In the summer of 2021, I posted a short article on social media titled “Ethics and Cloud/IT Architecture” that absolutely no one read. I’m not sure if it was the topic or the platform, but my attempt to discuss what people were thinking about technology bias went nowhere fast.
Technology bias is something cloud architects, developers, security specialists, specific public cloud subject matter experts, CIOs, CTOs, CFOs, board members, and even stockholders must deal with all the time. The core issue is simple: Someone wants to select strategic technologies based on their specific bias rather than take a more objective view of what technology is truly best for the business. The bias could be caused by something as innocuous as a decision maker’s brand loyalty to a vendor they’ve worked with in the past, or the most obvious bias of a department head who received an all-expenses-paid invitation to a vendor’s winter “conference” in Hawaii.
This is what I term “implicit bias.” As I wrote in my article, “implicit biases and the resulting ethics concerns are a result of formal and nonformal relationships between those who select technology and those who sell technology.”
We don’t have as many problems as we did when technology companies could purchase influence with extravagant trips and gifts. These days, the biases are more subtle and may not even be recognized or understood by those who possess them. We can be influenced by a personal or working relationship, a formal or informal partnership, a financial investment, or even by the technology press.
Those who put together a cloud architecture, either as the architect or as someone involved with selecting and configuring cloud technology, often experience bias through one or more of these situations:
- The company already has a partnership with a cloud provider or other technology vendor. Someone (perhaps even you) has decided to limit technologies to those specific providers.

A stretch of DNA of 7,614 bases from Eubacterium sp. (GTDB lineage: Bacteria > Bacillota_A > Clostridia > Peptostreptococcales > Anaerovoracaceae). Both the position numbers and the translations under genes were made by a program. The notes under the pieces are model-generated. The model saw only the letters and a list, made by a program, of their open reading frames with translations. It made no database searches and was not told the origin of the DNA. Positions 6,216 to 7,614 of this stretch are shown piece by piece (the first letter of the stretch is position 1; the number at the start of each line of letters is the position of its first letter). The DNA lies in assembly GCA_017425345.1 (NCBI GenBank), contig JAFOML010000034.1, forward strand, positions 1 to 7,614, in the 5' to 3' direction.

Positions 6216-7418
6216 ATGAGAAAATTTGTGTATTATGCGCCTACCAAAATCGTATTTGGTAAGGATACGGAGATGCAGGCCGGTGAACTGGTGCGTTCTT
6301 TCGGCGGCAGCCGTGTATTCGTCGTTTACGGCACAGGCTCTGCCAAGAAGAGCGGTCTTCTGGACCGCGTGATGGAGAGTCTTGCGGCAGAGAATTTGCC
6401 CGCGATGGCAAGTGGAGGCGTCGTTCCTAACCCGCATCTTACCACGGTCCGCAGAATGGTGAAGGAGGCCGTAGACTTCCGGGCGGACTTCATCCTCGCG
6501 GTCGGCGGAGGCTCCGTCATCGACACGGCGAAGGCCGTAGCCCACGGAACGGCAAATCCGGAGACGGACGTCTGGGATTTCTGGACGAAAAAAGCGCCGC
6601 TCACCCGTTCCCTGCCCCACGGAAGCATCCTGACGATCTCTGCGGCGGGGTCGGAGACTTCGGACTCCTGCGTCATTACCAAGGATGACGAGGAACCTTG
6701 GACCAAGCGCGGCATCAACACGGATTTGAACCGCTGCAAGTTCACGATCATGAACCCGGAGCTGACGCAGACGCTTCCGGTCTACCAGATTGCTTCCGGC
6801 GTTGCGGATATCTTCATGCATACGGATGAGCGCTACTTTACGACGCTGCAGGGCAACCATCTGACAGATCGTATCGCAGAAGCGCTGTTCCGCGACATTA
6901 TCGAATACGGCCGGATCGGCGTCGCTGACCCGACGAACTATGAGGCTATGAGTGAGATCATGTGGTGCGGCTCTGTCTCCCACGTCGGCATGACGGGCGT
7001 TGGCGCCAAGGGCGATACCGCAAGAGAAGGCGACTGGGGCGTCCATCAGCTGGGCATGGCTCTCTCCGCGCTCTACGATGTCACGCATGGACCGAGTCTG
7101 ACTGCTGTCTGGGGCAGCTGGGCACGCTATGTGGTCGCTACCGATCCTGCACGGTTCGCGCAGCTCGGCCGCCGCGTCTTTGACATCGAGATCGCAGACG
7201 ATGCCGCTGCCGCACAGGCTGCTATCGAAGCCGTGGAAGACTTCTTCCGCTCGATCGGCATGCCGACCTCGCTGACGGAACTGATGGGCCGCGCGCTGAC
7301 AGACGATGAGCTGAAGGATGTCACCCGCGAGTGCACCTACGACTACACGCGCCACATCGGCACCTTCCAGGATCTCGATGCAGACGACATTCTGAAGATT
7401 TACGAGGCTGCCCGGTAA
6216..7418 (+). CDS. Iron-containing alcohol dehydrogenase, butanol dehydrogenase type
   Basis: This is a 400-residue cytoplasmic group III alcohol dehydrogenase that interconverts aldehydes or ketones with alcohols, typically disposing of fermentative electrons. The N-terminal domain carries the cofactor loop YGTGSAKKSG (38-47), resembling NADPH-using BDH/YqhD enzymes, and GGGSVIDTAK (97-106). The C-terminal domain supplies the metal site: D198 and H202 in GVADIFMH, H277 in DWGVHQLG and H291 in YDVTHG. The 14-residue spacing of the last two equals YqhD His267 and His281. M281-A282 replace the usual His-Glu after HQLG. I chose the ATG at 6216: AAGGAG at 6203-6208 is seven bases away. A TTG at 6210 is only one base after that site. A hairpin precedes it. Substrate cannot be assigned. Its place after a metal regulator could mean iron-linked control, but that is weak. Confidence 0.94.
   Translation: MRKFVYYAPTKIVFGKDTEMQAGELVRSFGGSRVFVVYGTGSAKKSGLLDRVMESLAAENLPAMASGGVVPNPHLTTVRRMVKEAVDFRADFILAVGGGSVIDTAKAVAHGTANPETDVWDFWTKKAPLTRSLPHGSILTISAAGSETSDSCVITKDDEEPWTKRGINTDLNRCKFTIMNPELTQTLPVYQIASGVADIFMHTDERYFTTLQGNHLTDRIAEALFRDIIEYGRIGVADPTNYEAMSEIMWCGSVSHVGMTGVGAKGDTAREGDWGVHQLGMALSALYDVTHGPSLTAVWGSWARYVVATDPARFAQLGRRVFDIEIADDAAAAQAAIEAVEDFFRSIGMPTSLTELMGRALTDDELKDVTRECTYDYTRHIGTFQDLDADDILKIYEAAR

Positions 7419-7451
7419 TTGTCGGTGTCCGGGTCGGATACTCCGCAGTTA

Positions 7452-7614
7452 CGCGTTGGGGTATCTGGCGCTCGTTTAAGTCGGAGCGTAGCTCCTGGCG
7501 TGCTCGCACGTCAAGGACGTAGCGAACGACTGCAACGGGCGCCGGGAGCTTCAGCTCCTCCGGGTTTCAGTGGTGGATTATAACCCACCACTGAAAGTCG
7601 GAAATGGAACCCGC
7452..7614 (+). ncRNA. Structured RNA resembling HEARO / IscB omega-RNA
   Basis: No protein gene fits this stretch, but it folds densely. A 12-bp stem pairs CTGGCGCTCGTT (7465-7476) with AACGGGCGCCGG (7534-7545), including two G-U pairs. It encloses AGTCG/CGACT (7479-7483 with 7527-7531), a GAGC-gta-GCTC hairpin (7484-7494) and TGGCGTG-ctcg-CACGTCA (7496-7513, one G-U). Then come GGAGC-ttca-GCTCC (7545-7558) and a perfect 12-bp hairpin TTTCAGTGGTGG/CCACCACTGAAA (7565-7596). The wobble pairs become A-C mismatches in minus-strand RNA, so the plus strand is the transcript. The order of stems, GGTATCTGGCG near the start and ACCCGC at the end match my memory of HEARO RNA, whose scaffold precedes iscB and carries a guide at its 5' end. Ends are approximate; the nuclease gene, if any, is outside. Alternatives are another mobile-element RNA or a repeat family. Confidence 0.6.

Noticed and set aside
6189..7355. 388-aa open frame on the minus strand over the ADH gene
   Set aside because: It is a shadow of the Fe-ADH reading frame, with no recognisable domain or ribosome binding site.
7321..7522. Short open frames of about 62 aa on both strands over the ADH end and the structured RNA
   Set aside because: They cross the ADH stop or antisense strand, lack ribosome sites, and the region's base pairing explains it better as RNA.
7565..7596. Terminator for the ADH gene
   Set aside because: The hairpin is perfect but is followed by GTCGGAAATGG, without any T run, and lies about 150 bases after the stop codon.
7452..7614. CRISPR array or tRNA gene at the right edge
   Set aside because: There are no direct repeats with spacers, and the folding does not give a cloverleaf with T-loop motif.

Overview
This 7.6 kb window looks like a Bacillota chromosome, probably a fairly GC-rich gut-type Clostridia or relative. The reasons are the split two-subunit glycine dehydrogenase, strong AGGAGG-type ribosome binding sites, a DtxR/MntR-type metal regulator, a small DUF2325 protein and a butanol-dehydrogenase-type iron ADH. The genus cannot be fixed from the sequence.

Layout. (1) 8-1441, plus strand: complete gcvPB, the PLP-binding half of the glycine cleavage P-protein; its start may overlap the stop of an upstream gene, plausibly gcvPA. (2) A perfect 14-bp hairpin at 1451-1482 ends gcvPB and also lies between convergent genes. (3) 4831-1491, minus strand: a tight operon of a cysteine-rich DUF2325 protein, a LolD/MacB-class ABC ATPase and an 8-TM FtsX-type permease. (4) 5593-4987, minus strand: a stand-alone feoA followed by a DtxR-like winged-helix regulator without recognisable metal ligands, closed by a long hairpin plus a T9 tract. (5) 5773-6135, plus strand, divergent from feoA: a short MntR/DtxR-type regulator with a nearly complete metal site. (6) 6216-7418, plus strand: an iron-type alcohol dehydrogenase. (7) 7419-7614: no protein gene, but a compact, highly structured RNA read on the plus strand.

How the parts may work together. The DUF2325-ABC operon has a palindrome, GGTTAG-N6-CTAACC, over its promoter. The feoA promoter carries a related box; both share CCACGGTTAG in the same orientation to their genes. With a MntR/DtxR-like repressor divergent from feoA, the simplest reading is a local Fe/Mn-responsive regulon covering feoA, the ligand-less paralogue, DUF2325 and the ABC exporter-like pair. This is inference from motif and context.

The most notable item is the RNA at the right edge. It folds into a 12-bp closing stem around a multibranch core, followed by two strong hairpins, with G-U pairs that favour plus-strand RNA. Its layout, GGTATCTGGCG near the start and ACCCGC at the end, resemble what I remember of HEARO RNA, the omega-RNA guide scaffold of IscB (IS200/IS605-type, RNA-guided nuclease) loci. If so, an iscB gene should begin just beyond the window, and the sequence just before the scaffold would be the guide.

- Most of the architecture and/or development team has experience, training, or certifications with a specific cloud provider. They fail to consider that new providers might be a better fit or might be used together with other providers to create a more optimized solution.
- A certain type of technology might be considered as a negative. We saw this “no cloud here” attitude several years ago change to “only cloud here” today.
If these biases cause us to make the wrong choices (as they often do), we’ll end up with underoptimized cloud architecture. This could end up costing the business as much as 10 times the cost and lost value of the most optimized solution, considering operational cost overages as well as strategic business value that’s being lost.
Worse, the inefficient solution built from human biases does not have the decency to fail. The solutions work to some extent, so many businesses keep running the underoptimized cloud solution without any understanding of the value they leave on the table.
You really can’t eliminate all the biases that people have because…well, they’re people. It’s important to watch closely for bias when we’re tasked to select the right cloud technology and the right configuration to get to the most optimized solution. The best approach to mitigate the bias problem is to ask probing questions about the suggested solution and its components. Review the terms of development and operational costs and then challenge each assumption and look for proof.
I’m the “designated jerk” on my clients’ projects. Another approach would be to have a second independent team vet the solution and get a second opinion. Have them look for bias issues and proof that the cloud architecture really is the most optimal and considers all business and technology requirements. The extra cost makes this approach rare, so the “jerk” questions from the internal team are that much more important to ask and answer.
At the end of the day, understand that we’re not perfect. We all have biases around technology solutions and providers, be they single cloud versus multicloud, databases, security approaches, etc. Some biases are easier to spot than others, but we must learn to recognize and deal with them. The alternative is to leave billions on the table in lost efficiency and strategic value.
So, the next time you hear “it works,” ask if it works well enough. And wonder if you’ve made the right choices for the right reasons.
Copyright © 2021 IDG Communications, Inc.